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SEC ‘likes’ company disclosures via social media

The US Securities and Exchange Commission (SEC) has given the green light for companies to disclose non public information through its social media channels, provided that sufficient steps are taken to alert investors and stakeholders.

The SEC has published a report in which it investigated whether a post disclosing key information by the chief executive of Netflix on Facebook could have violated US investor protection regulations.

The report concluded that while the aim is not to prevent companies from using social media channels it reminds issuers that these disclosures need to be compliant with Regulation FD.

"The 2008 Guidance explained that issuers must take steps sufficient to alert investors and the market to the channels it will use for the dissemination of material, non public information. We believe that adherence to this guidance will help, with minimal burden, to assure compliance with Regulation FD and the fair and efficient operation of the market," SEC report stated.

The Center for Audit Quality (CAQ) executive director Cindy Fornelli welcomed the report. She said the watchdog's guidance would "help ensure that all investors will have equal opportunity to get such information".

"As deputy director of the division of investment management when the SEC first allowed an electronic only variable annuity offering, I observed firsthand how quickly unprecedented change in providing access to information can be accepted as the status quo. Adapting new technologies such as social media to provide increased information in real time to investors from Wall Street to Main Street is in the best interests of all capital market stakeholders," Fornelli added.

Netflix
On 3 July 2012, Netflix, a media streaming service provider, chief executive Reed Hastings announced on his personal Facebook page that the company had streamed 1 billion hours of content in the previous month.

This caused speculation as to whether this was the reason for the rise in Netflix' share price, an increase of $11.27 to $81.72 at the close of the following trading day after the announcement was made.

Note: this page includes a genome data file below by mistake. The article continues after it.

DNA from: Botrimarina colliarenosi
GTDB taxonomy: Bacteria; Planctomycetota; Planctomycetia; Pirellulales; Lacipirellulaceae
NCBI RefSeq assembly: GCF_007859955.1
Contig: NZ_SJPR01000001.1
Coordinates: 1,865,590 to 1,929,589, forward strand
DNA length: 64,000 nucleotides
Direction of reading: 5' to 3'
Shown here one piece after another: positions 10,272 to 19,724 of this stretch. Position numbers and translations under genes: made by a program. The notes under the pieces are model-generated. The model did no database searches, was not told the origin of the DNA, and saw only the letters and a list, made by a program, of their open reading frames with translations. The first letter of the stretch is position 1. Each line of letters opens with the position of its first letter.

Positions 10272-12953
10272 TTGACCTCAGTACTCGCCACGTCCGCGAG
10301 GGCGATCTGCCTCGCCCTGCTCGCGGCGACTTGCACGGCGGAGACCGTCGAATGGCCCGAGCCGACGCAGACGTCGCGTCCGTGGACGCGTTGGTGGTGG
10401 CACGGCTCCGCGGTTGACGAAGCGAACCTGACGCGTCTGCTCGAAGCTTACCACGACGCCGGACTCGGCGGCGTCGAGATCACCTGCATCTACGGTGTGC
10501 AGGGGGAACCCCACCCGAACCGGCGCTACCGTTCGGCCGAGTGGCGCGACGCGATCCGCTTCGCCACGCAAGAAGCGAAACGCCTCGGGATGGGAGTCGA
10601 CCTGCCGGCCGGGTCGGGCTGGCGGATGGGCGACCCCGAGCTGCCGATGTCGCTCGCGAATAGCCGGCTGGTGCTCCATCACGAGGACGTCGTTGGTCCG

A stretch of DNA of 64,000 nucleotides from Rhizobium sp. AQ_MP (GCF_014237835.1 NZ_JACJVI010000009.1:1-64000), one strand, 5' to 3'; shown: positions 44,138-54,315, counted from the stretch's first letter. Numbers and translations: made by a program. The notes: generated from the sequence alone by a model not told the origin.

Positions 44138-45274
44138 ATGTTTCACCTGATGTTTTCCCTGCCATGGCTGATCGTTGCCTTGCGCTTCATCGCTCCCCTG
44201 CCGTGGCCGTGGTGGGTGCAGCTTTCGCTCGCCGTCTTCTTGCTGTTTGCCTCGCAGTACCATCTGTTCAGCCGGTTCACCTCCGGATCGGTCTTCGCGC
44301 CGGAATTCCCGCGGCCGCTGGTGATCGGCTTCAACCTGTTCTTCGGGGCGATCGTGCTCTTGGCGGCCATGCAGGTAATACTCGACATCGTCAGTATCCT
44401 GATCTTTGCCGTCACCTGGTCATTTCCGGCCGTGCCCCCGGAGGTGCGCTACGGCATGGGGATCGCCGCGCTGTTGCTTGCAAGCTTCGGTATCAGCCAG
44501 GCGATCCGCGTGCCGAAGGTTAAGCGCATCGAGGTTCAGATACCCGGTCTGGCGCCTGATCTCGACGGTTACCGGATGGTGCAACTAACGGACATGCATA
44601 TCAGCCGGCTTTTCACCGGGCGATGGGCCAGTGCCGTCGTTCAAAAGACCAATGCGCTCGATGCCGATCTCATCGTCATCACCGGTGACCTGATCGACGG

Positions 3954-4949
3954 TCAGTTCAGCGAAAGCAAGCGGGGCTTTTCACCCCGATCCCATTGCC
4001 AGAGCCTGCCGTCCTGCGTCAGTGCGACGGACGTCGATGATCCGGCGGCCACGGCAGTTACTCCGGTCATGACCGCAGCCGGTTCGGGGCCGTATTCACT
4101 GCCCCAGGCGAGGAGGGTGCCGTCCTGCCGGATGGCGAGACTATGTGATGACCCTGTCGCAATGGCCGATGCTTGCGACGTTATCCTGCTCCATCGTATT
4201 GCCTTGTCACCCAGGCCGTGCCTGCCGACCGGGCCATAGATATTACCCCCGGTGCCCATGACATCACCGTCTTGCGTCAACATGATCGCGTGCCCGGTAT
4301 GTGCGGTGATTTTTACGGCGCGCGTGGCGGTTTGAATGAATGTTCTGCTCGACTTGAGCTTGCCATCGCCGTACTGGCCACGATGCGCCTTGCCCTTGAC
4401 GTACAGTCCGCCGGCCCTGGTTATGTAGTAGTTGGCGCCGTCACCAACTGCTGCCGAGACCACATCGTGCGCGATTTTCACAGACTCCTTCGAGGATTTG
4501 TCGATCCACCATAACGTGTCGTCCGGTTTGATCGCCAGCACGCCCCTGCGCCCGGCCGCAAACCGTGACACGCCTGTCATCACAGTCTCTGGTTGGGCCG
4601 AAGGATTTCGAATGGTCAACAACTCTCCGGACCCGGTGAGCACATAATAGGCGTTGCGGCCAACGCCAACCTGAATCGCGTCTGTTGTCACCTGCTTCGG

Subsequently, the SEC begun to investigate whether Netflix had violated the Regulation Fair Disclosure (Regulation FD) Act and the 1934 Securities Exchange Act. Both forbid a company from disclosing information which professionals can use to trade on before it is made available to the general public.

Previously in 2008, the regulator also issued guidance on the Use of Company Web Sites, which considered websites, blogs and RSS feeds as "recognised channels of distribution" for the purpose of complying with Regulation FD.

However, the SEC concluded Hastings actions had not violated its regulations and did not pursue any enforcement action. But the investigation did cast doubts on whether or not these regulations do actually apply on social media channels such as Facebook or Twitter.

SEC division of enforcement acting director George Canellos said most social media are "perfectly suitable methods for communicating with investors, but not if the access is restricted or if investors don't know that's where they need to turn to get the latest news".

Related links

Securities and Exchange Commissions

Report of Investigation Pursuant to Section 21(a) of the Securities Exchange
Act of 1934: Netflix, Inc., and Reed Hastings


Center for Audit Quality

 

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